The Daily Telegraph

‘First female comedian’ in Afghanista­n vows the Taliban oppressors won’t get her off stage

- By Patrick Sawer and Sudduf Chaudry in Kabul

Awoman who describes herself as Afghanista­n’s “first female comedian” says she has no intention of leaving the country as the Taliban cement their grip on power.

Nadima insisted she would also continue her work as a women’s rights activist in the face of a regime with a history of brutalisin­g and oppressing women and girls.

“I want to stay and I will stay,” said Nadima, who goes only by her first name. “It would be inhuman for me to flee. I’ve given my word to the women I work with and I’m not just going to flush that effort down the toilet and shut things down.”

The 38-year-old is one of a small but significan­t number of activists for whom staying is a conscious decision, even as others flee. “I say to people ‘don’t run away, stay and rebuild this country’.”

Nadima says she harnesses humour to change people’s minds.

“I use comedy and social media to create awareness of human rights for women and children, and men as well, by challengin­g practices such as arranged marriages, child marriages, child exploitati­on, corporal punishment and domestic violence and arguing for equality, starting in the home,” she said.

Nadima’s parents fled Afghanista­n’s turmoil when she was just a baby, running through the mountains to Pakistan before settling first in Dubai and eventually in Canada, but she returned in 2019 – determined to do something for her native land.

Taking advantage of the relative – and with hindsight, precarious – stability provided by the presence of US and NATO troops, she set about challengin­g centuries of autocratic and sexist attitudes ingrained in sections of Afghan society.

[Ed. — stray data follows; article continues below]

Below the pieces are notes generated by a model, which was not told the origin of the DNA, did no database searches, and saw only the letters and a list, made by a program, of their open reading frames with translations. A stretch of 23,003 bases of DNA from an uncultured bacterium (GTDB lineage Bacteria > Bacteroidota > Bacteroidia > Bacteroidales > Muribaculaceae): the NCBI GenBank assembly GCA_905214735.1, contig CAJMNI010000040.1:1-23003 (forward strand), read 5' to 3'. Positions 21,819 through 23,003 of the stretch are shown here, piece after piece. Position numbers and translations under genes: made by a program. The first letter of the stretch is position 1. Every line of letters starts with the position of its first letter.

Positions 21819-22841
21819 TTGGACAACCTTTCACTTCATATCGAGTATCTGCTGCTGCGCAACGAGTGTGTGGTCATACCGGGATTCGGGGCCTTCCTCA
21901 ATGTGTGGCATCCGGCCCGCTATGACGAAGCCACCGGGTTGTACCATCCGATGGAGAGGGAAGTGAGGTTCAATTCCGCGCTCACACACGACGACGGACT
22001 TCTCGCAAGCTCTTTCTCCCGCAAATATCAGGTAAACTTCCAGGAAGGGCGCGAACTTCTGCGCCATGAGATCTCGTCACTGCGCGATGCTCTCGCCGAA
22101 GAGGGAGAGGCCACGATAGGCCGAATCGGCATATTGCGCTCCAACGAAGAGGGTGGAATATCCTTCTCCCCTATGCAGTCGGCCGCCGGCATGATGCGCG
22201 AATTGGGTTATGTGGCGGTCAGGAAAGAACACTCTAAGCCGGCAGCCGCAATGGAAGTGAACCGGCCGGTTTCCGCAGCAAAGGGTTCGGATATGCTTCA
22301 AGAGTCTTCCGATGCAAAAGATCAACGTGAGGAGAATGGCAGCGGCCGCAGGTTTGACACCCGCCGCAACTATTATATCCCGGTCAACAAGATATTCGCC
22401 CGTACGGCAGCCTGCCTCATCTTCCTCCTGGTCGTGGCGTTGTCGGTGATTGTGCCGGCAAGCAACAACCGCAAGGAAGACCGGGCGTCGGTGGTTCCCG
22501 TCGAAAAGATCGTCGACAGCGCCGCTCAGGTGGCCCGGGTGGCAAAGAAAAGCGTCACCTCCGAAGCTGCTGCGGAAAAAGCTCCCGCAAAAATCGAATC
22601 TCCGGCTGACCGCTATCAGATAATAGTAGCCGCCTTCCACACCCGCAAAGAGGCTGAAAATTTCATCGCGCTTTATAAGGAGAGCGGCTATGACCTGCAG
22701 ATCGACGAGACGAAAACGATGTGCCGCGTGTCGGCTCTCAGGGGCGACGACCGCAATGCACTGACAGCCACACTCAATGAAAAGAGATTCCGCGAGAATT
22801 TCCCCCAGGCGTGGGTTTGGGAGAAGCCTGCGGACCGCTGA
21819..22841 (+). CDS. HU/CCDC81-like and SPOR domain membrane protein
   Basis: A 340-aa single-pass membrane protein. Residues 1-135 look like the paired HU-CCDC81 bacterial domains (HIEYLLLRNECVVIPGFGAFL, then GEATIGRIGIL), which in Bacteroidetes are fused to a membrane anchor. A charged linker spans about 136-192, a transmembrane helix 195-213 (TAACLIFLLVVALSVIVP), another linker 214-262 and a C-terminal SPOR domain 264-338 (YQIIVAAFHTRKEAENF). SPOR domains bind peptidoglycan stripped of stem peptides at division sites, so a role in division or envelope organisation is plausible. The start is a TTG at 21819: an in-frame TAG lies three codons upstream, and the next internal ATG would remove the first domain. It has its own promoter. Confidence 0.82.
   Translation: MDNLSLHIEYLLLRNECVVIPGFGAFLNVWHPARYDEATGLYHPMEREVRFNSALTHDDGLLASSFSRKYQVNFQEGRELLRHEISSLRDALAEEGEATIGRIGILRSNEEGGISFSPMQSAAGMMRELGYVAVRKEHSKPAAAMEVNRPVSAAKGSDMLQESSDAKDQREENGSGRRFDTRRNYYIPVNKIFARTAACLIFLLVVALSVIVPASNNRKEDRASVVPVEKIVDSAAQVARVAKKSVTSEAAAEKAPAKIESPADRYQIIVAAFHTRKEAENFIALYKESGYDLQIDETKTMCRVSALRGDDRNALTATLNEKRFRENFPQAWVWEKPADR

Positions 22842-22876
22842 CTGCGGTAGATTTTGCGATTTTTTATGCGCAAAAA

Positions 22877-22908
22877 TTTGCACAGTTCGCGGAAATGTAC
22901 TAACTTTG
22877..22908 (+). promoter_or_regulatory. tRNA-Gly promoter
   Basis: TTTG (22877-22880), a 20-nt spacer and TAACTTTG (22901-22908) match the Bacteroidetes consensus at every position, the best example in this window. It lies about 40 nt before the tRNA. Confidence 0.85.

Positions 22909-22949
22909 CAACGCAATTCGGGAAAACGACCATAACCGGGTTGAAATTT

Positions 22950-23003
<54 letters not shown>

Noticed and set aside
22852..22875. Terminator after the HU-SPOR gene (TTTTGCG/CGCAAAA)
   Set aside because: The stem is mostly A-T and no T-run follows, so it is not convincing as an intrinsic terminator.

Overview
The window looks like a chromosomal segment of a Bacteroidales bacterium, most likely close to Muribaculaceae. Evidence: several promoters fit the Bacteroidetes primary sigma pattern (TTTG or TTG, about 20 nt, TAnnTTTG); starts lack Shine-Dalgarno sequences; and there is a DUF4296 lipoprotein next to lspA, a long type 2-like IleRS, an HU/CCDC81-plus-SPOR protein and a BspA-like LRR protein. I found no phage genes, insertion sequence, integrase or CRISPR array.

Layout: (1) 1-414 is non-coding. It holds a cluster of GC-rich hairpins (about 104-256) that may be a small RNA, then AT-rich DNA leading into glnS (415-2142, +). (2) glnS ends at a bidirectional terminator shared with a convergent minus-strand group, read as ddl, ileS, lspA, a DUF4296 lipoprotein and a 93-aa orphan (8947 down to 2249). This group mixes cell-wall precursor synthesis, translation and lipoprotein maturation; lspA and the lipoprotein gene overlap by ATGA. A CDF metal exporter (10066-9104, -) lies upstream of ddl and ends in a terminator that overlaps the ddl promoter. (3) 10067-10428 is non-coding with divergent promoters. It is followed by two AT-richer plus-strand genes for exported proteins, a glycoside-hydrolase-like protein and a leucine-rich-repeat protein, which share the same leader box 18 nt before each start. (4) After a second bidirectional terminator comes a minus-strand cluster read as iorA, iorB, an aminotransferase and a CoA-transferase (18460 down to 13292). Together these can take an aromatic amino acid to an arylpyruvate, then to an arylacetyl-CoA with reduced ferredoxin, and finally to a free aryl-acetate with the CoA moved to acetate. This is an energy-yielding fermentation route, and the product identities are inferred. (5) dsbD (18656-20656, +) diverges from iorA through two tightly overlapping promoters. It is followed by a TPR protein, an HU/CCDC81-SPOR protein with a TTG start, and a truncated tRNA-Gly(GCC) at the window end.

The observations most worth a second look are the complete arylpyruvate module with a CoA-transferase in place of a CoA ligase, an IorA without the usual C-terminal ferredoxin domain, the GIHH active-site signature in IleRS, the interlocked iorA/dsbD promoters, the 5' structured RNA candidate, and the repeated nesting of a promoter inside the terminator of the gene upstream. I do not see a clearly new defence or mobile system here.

“I take my message into schools and women’s groups,” she said.

“Recently I spoke to a group of widows. But, you know, I spend more time talking to men than women, trying to engage with them about the way they behave.”

Even under the previous government it wasn’t easy, but Nadima knows it will now get much harder.

Already there have been reports of Taliban militants attacking women with whips and rifle butts who have taken to the streets to demand their rights be respected. Women have started wearing burqas in areas where such clothes were rarely seen before, and they have been turned away from work, university and beauty salons.

Kabul’s vivid murals of women have been painted over and there is uncertaint­y over the future of education for girls.

A senior Taliban figure said on Monday that Afghan women should not be allowed to work alongside men, which would effectivel­y bar them from employment in government offices, banks, media companies and beyond.

“People have been left asking: ‘Who is going to take care of us now the West has gone?’” Nadima said.

“My response is that we are going to have to take care of ourselves. If we want to change our reality, change Afghanista­n, we have to change the way we think, we have to start being good to each other and we have to start rebuilding the country.”

‘I challenge practices like arranged marriages, child marriages and exploitati­on, and corporal punishment’

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